The Trans Mountain Pipeline could restart at a reduced capacity early or at the middle of next week, the company said in a statement Friday.
“Once restarted, delivery of oil and refined products currently in the line will continue as they progress to their delivery points at either Kamloops, Sumas, or Burnaby. After initial start-up, a sustained effort will continue to return the system to its full capacity as soon as possible,” the statement read.
The pipeline has been shut down voluntarily since Sunday, Nov. 14, when an atmospheric river struck B.C.
Two more atmospheric rivers are on their way to the province — one expected Saturday and into Sunday and one expected around next Tuesday.
Transportation Minister Rob Fleming said Friday a full update on the pipeline is coming Monday but he said even without the pipeline, the province’s fuel supply is “holding steady.”
He said fuel is being brought in by barge and rail with 12 westbound trains and 12 eastbound trains running between the Lower Mainalnd and the Interior on Thursday alone.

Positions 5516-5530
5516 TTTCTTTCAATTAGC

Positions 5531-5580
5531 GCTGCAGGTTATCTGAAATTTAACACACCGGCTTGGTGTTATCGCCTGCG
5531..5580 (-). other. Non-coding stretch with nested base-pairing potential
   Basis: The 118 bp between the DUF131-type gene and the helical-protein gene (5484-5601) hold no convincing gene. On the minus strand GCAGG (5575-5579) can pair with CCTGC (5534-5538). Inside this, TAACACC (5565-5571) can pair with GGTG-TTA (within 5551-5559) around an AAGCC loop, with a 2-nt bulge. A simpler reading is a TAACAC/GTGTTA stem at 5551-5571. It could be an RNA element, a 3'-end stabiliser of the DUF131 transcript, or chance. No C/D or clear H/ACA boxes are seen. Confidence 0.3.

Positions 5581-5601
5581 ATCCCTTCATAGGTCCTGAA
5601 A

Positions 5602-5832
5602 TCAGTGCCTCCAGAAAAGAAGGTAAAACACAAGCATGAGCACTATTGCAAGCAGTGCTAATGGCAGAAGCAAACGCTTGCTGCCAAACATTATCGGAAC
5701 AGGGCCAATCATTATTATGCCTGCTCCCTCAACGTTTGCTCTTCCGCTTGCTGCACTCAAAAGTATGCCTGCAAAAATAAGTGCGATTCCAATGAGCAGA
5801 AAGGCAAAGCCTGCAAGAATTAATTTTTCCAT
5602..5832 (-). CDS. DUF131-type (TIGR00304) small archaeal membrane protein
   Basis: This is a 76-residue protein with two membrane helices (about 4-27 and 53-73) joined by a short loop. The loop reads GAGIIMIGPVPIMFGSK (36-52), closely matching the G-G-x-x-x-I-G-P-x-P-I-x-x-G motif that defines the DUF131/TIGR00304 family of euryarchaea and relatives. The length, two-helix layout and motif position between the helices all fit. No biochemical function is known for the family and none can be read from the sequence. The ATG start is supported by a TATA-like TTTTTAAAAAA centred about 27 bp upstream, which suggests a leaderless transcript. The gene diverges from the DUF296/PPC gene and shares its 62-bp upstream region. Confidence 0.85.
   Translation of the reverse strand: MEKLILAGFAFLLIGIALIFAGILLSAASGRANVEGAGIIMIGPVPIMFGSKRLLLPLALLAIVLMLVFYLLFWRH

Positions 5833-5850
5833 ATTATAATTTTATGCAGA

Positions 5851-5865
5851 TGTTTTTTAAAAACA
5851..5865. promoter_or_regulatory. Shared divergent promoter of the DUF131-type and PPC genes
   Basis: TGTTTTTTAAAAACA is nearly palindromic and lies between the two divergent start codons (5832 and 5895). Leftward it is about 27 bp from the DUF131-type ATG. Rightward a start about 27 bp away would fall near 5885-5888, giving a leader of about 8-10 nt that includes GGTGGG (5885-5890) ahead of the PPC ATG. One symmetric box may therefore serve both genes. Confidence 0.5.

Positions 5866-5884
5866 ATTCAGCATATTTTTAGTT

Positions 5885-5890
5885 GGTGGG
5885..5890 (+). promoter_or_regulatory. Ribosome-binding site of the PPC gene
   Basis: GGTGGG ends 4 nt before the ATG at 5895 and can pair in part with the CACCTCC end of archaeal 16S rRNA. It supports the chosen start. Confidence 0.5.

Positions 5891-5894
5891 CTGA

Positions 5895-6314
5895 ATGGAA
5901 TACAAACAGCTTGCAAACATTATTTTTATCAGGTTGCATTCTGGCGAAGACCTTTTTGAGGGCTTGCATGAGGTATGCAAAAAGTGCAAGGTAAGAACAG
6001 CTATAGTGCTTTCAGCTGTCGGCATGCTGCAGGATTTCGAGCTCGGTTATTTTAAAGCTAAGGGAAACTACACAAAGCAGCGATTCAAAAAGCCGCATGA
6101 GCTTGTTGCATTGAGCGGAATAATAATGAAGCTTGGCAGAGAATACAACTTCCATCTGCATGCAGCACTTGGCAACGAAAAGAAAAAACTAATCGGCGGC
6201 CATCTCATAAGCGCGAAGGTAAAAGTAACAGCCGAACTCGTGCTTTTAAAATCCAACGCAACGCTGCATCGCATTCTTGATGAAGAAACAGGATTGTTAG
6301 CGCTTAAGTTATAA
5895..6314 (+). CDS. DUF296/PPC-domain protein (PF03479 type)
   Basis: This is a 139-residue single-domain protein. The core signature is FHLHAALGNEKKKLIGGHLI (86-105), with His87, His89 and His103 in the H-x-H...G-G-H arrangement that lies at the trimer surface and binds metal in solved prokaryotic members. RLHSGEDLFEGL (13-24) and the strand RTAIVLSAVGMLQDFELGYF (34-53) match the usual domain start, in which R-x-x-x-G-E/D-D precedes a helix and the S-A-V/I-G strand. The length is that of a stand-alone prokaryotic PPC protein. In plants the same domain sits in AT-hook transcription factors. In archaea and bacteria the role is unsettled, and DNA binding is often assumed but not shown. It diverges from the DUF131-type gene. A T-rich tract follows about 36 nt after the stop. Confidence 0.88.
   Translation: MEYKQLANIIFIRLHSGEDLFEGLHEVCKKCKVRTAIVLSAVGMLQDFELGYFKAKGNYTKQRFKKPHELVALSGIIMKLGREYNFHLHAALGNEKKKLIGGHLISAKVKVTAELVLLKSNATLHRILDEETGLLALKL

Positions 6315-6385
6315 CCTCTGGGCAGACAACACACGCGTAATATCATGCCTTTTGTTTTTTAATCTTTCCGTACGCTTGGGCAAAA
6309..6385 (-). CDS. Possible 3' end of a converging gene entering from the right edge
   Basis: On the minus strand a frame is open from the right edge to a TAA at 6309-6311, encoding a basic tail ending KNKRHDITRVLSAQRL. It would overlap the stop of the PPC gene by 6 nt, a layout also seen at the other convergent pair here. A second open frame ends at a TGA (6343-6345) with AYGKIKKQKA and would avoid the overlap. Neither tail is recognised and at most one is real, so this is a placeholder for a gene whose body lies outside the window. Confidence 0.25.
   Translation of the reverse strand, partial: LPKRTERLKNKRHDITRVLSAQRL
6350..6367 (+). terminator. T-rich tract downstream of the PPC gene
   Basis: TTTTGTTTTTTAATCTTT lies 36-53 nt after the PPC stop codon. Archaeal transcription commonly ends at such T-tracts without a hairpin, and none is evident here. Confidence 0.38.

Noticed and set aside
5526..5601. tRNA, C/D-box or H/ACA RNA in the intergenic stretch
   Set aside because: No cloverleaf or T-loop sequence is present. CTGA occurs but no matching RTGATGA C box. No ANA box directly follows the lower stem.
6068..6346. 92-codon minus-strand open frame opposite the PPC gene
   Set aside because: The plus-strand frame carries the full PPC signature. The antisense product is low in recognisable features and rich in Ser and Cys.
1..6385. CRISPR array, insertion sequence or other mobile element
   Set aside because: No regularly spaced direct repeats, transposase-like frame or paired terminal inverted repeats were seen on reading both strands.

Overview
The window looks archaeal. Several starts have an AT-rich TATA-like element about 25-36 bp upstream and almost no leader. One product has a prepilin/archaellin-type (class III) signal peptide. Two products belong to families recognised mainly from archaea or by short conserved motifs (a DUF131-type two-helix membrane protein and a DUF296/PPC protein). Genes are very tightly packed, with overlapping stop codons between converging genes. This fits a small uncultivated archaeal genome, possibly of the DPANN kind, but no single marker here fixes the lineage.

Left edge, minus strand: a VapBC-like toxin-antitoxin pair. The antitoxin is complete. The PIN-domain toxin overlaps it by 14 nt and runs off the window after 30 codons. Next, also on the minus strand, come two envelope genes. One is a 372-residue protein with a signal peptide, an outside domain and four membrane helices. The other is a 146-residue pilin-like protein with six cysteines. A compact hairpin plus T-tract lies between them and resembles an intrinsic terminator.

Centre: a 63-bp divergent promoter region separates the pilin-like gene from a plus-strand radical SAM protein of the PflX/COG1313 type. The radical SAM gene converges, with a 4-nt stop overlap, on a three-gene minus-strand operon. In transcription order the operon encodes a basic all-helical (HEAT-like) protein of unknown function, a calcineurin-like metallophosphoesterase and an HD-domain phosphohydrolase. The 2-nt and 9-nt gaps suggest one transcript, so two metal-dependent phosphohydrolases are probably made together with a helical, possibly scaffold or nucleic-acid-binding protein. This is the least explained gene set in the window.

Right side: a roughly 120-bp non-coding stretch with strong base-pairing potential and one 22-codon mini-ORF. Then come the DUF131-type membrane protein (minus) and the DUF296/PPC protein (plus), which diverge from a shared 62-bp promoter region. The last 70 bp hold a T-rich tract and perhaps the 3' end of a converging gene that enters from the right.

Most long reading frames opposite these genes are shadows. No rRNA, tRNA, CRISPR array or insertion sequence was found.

Petroleum Analyst Dan McTeague with Canadians for Affordable Energy said Friday the longer the Trans Mountain Pipeline is down, customers at the pumps will continue to see restricted purchases and some limited supply.
“Best case scenario, we’re not going to see anything until the first, second week of December and possibly into Christmas before everything gets back into what we consider normal,” he said, adding that the Parkland Refinery in Burnaby B.C. still has to resume operations as well.
Fleming said people should continue to conserve fuel to help alleviate long lines at the pumps and gas stations closing.
He said people should also consider restricting non-essential travel.
“It may be the right time to reconsider some travel that is not necessary as we need the highways for the movement of goods,” Fleming said.